In a recent study published in the Journal of Alzheimer’s Disease, a team of researchers from The University of Texas Medical Branch at Galveston found that that individuals treated daily with calcineurin inhibitors to prevent solid organ transplant rejection have a significantly lower incidence of AD/dementia as compared to the general population.
Alzheimer’s disease (AD) is the most common age-associated neurodegenerative disorder for which there is no resolving cure. Compelling evidence indicates that small soluble oligomers of amyloid-B(AB) protein that precede senile plaque formation are the most toxic AB species in the AD brain known to selectively target synaptic integrity and function. Consequently, there is large consensus that preventing AB oligomer synaptotoxicity would be an effective treatment strategy.
Calcineurin (CN) is an important phosphatase modulating synaptic activity and memory formation. Excess CN activity disrupts synaptic architecture and impairs memory but also its complete suppression negatively affects memory.
In a previous study, the research team found blocking calcineurin restored memory function in AD mouse models. In this new study the researchers aimed to examine if calcineurin could prevent AD’s onset and progression. To do this, they assessed data retrieved from medical records of a total of 2,644 patients who received organ transplants and were under treatment for the rest of their lives with calcineurin inhibitors, such as cyclosporine or Tacrolimus (to prevent rejection of the transplanted organ).
The researchers recorded and monitored any evidence of dementia or memory impairment, as it is a limitation for treatment compliance in this group of patients. Patients were then assigned to one of two groups by age at the time of last visit or death, ethnicity and gender.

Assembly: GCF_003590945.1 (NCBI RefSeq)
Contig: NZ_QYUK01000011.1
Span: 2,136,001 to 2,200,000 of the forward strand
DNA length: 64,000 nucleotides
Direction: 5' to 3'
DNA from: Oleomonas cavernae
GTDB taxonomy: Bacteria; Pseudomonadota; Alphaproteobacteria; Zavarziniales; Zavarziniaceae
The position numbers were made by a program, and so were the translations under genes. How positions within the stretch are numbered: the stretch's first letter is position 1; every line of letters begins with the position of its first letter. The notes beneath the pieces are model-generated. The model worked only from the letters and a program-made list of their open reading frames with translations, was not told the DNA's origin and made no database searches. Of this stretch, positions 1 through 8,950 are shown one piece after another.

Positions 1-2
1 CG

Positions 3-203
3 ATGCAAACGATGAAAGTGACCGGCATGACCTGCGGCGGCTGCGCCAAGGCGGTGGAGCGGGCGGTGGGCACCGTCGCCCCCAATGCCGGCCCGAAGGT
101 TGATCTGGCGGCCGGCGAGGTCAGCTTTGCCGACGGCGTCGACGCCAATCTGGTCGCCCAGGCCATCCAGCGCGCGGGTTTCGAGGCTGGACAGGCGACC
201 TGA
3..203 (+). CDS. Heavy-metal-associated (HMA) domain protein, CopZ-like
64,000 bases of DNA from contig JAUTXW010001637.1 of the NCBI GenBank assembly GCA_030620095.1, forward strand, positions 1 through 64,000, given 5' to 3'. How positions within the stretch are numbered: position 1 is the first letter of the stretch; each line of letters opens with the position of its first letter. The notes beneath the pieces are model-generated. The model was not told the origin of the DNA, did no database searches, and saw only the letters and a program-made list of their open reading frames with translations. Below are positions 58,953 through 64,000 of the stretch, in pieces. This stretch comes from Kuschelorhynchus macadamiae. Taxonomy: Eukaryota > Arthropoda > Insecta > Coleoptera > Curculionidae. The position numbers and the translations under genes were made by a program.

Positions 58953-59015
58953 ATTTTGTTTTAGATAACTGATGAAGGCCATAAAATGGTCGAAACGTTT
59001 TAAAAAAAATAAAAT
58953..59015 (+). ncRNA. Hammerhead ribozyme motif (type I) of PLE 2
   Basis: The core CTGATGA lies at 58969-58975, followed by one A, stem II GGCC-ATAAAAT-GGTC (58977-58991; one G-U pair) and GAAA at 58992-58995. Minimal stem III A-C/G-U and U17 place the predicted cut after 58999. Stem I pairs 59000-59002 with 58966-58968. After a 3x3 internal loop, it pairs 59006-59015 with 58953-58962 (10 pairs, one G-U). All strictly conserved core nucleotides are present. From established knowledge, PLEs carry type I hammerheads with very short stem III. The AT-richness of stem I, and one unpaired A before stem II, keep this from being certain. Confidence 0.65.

Results revealed that 8 patients had signs of dementia, 2 were aged under 65 years, 5 were aged between 65 and 74 years, and 1 was aged between 75 and 84 years..
The UTMB study data was compared with national data obtained from the 2014 Alzheimer’s Association Facts and Figures dataset on age-matched patients to compare the prevalence of Alzheimer’s.
“These data clearly show that the prevalence of dementia and Alzheimer’s in our transplant patient group is significantly lower, in fact almost absent, when compared to national data from the general population,” said in a recent news release senior author Luca Cicalese, professor in the department of surgery. “In patients over 65 years, 11 percent of the general population had dementia compared with 1.02 percent of the study subjects. In Americans over 75 years, 15.3 percent of the population had dementia compared with 0.6 percent of the study subjects. Among Americans over 85 years, 32 percent had dementia, although we did not have any patients in this age group with dementia.”
The study participants were mainly from Texas. For this reason, the research team compared their over 65 years old group with the prevalence of AD in a general population sample from the same state achieving identical results.
“Taken together, our findings from these people confirm the data obtained with animal models and support, for the first time in human subjects, our notion that calcineurin inhibition has a protective effect on the development and possible progression and even reversal of Alzheimer’s disease,” said senior author Giulio Taglialatela, Professor and Vice Chair for Research in the department of neurology and director of UTMB’s Mitchell Center for Neurodegenerative Diseases. “Therefore, we are currently working on devising treatment strategies to obtain the same beneficial effects in AD humans using low doses of calcineurin inhibitors that result in minimal or no immunosuppression, thus limiting possible undesired side effects.”